Did a volcanic cataclysm trigger Neanderthals’ demise?

The Campanian Ignimbrite (CI) eruption in Italy 40,000 years ago was one of the largest volcanic cataclysms in Europe, and injected a significant amount of sulfur-dioxide (SO2) into the stratosphere.

Scientists have long debated whether this eruption contributed to the final extinction of the Neanderthals, and a new study tested this hypothesis with a sophisticated climate model.

Male and female Homo neanderthalensis

The final decline of the Neanderthals

In research published in March 2015, Benjamin A Black and colleagues wrote that the CI eruption approximately coincided with the final decline of Neanderthals, as well as with dramatic territorial and cultural advances among anatomically modern humans.

Because of this, the roles of climate, hominin competition, and volcanic sulfur cooling and acid deposition have been vigorously debated as causes of Neanderthal extinction.

They point out, however, that the decline of Neanderthals in Europe began well before the CI eruption: “Radiocarbon dating has shown that at the time of the CI eruption, anatomically modern humans had already arrived in Europe, and the range of Neanderthals had steadily diminished. Work at five sites in the Mediterranean indicates that anatomically modern humans were established in these locations by then as well.”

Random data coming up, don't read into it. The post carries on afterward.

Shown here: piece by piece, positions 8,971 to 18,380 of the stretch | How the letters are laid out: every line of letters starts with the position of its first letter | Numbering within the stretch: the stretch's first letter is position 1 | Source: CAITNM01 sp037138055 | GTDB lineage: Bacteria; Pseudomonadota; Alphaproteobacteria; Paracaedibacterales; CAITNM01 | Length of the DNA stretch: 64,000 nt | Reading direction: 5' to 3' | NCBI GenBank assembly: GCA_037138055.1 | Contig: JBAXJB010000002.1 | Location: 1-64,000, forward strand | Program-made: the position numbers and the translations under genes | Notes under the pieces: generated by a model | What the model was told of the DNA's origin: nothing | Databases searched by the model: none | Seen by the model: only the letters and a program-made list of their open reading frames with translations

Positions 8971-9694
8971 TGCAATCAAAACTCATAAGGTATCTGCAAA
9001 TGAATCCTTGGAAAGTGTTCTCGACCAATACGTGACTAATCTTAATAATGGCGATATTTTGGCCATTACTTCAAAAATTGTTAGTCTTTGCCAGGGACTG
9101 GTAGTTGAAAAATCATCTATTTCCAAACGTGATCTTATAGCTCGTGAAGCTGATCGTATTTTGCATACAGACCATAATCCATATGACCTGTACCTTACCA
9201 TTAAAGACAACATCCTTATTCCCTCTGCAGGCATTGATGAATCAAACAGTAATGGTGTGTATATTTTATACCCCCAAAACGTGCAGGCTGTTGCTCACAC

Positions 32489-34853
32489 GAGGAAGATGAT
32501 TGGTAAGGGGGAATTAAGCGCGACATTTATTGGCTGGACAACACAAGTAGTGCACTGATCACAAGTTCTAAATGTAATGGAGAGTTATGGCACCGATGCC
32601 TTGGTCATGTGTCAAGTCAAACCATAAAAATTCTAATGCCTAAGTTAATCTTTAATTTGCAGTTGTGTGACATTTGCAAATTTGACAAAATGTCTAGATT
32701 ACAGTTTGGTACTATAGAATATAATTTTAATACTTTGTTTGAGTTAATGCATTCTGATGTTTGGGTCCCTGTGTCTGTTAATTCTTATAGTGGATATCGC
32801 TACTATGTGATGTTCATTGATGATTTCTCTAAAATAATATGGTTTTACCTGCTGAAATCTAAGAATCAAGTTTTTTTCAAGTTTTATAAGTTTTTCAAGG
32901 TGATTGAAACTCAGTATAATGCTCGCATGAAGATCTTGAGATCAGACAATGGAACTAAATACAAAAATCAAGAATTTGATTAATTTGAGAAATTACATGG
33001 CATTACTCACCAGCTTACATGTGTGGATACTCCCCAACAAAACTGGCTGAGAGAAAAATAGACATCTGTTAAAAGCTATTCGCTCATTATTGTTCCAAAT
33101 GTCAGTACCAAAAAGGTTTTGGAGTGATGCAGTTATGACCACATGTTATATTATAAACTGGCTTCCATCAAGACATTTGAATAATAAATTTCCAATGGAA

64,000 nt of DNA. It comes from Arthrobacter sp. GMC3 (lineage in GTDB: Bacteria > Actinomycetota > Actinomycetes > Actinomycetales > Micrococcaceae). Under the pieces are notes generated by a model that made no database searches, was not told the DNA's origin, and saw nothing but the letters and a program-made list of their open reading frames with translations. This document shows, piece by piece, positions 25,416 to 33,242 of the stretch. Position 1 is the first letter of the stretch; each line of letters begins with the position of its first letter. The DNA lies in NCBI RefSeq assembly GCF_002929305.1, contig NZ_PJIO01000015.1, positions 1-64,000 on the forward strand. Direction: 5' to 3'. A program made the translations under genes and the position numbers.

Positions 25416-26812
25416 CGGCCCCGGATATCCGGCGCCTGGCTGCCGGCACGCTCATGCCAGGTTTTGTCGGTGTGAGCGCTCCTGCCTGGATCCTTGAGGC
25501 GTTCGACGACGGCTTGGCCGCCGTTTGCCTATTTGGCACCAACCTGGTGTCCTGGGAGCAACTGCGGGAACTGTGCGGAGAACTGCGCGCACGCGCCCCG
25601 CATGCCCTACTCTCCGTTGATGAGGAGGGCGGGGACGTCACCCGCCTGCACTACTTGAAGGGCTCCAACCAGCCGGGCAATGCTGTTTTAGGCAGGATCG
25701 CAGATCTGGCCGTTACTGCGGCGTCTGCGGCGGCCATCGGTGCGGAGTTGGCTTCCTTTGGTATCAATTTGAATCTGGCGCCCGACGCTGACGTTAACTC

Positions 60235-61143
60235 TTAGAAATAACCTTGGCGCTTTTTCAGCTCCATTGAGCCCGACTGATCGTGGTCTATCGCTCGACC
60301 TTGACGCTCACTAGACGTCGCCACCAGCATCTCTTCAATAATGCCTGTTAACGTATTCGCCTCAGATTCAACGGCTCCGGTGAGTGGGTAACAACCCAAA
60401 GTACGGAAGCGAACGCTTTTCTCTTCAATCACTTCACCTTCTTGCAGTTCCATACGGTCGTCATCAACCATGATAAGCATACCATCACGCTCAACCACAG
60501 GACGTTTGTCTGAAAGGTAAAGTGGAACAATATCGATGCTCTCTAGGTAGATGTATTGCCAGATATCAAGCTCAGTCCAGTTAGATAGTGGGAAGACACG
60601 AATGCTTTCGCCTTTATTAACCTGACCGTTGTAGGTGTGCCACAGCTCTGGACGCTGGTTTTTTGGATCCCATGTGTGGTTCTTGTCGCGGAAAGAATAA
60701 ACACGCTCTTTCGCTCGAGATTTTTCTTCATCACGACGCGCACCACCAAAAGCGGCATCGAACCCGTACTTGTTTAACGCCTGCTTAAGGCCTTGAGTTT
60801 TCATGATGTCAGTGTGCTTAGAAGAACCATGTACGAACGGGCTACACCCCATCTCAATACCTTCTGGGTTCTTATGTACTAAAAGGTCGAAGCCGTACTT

>> Ancient skull proves modern humans long coexisted, interbred with Neanderthals

“While the precise implications of the CI eruption for cultures and livelihoods are best understood in the context of archaeological data sets,” write Black and colleagues, the results of their study quantitatively describe the magnitude and distribution of the volcanic cooling and acid deposition that ancient hominin communities experienced coincident with the final decline of the Neanderthals.

Word counts of famous novels & literature: Infographic
Climate simulations of the era

In their climate simulations, Black and colleagues found that the largest temperature decreases after the eruption occurred in Eastern Europe and Asia and sidestepped the areas where the final Neanderthal populations were living (Western Europe). Therefore, the authors conclude that the eruption was probably insufficient to trigger Neanderthal extinction.

>> Neanderthal DNA is still among us

However, the abrupt cold spell that followed the eruption would still have significantly impacted day-to-day life for Neanderthals and early humans in Europe. Black and colleagues point out that temperatures in Western Europe would have decreased by an average of 2 to 4 degrees Celsius (3.6 to 7.2 degrees Fahrenheit) during the year following the eruption.

These unusual conditions, they write, may have directly influenced survival and day-to-day life for Neanderthals and anatomically-modern humans alike, and emphasize the resilience of anatomically-modern humans in the face of abrupt and adverse changes in the environment.

temperatures neanderthals

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